M&A Waiting Game
Utilities protect their balance sheets.
the unfortunate position of needing short-term cash had to draw down bank lines of credit they had set up as a fallback. Subsequently, a number of utilities have been proactive and accessed lines of credit even though the funds weren’t needed, in order to avoid a use-or-lose ultimatum from banks.
As Stephen De May, Duke Energy’s senior vice president, treasurer and chief risk officer told Fortnightly, “We’re pre-funding our credit strategy because we don’t know if the markets will be there when we really need the capital.” 1 This was echoed by Mark Snell, Sempra’s executive vice president and CFO: “In a choppy market, you take what you can get, when you can get it.”
Doing Deals Now
One of the larger leveraged buyout deals at the moment, infrastructure fund EQT’s and Fortistar’s $525 million acquisition of Midland Cogeneration Venture, a 1,848.61-MW gas-fired combined-cycle power plant in Michigan, illustrates just how different the market for M&A is compared to 16 months—or even six months—ago. Some of these trends include:
• Struggle to fund debt issues: 16 months ago, billion-dollar transactions were not uncommon, including the largest deal ever: TXU Corp.’s $32 billion ($45 billion including debt) buyout, led by TPG and Kohlberg Kravis Roberts & Co. Prior to the credit crisis that began in late 2007, these large transactions could be financed with bank loans, where the banks fiercely competed with one another for the right to underwrite these loans. That competition provided borrowers with the ability to obtain significant concessions in loan terms. Today, finding even one or two banks to underwrite a leveraged loan is difficult. By contrast, the EQT deal was structured so that all parties can walk away from the transaction if the banks couldn’t syndicate the debt. That this deal was structured as a best-efforts syndication shows just how tight the market remains.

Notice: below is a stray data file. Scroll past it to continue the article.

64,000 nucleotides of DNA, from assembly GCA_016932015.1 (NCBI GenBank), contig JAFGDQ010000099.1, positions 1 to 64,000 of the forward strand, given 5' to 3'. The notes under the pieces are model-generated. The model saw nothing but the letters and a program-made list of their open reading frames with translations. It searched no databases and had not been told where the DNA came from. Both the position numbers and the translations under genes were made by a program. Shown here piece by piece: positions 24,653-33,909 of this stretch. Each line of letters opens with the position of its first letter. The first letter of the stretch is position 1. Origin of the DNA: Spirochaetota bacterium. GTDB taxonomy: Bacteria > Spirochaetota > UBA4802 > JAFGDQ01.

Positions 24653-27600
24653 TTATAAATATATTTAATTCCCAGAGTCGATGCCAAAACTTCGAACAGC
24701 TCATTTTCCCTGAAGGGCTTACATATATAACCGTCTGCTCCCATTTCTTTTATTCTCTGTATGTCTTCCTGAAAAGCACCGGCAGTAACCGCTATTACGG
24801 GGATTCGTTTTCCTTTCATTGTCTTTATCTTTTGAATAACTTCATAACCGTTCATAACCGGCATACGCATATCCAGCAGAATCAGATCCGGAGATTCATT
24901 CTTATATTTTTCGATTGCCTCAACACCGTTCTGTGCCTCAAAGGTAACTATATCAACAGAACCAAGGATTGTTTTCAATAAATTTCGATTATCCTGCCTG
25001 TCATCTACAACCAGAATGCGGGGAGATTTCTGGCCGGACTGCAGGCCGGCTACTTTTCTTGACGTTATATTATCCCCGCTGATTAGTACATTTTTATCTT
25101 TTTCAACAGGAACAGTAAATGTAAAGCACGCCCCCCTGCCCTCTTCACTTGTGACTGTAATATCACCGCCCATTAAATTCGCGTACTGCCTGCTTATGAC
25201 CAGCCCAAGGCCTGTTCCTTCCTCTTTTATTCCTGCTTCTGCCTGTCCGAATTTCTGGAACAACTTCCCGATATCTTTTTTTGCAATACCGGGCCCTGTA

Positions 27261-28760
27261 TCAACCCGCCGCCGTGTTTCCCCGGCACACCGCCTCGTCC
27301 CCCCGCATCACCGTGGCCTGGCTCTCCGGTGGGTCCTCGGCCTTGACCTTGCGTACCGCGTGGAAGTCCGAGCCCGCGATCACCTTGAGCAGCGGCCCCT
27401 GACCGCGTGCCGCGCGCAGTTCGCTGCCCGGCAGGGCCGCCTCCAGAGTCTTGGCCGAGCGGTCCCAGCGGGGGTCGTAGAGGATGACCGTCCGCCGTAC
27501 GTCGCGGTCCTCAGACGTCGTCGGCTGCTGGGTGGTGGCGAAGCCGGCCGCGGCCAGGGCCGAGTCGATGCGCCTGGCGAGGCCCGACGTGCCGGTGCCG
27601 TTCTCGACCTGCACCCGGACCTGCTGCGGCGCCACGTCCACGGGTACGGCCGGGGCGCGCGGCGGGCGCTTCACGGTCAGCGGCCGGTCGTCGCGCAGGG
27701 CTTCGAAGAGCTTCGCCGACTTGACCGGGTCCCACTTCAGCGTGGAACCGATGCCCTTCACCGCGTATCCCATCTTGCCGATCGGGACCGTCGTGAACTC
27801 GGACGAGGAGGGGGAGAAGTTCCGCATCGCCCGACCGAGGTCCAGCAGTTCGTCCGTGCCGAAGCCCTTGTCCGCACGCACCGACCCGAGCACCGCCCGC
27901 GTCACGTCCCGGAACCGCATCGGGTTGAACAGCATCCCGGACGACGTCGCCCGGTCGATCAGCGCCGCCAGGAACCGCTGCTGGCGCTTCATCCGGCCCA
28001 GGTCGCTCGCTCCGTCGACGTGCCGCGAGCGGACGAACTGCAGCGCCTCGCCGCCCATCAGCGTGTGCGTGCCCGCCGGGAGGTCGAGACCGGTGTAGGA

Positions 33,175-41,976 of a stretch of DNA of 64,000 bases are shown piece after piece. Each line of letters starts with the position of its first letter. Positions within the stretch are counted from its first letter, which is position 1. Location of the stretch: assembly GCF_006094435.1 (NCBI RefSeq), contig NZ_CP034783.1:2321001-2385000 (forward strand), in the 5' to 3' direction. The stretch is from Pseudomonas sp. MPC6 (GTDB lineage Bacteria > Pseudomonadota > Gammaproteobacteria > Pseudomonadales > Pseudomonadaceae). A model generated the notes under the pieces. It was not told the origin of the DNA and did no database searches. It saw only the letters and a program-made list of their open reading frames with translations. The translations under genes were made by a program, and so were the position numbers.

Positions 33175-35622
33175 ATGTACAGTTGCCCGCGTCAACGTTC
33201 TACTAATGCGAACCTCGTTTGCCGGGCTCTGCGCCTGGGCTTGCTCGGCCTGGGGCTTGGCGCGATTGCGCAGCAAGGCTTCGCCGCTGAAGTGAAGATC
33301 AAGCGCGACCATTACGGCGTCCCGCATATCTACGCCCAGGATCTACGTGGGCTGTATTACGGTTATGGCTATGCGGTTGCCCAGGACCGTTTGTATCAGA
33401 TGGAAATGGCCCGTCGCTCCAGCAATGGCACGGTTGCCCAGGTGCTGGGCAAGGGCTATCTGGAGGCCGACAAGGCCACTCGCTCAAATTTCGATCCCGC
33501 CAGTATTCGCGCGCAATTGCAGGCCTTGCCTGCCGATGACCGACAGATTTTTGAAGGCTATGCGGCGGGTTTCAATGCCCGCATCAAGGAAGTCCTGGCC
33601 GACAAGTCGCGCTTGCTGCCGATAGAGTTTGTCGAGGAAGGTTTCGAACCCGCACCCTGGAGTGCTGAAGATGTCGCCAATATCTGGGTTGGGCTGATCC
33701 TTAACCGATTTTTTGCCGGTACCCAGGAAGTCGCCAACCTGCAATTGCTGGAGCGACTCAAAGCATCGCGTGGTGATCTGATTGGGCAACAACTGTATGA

• High interest rates for debt: Before the credit freeze, leveraged loans used to acquire a business could be priced as low as 150-basis points above LIBOR (London Interbank Offered Rate). In the third quarter of 2008, leveraged loan spreads rose to a staggering 1,000-basis points over LIBOR. At the moment, leveraged loans spreads are between 600- and 800-basis points above LIBOR, so debt is still coming at a much higher cost.
• The collapse of the secondary leveraged loan market: One of the main characteristics of the transaction market was the easy access to bank loans to finance transactions. This trillion-dollar market was kept liquid by institutional investors such as collateral loan obligation (CLO) funds, which were eager to acquire these loans for use as collateral in issuing their own debt securities. Banks were able to quickly sell their loans to institutional investors, enabling them to continually fund new leveraged loans to new buyers. Now, the secondary market for leveraged loans has all but disappeared because the buyers of such loans have suffered staggering losses. As an immediate consequence, banks don’t have the capital to continue funding new leveraged loans as they can’t sell them.
Current conditions are having a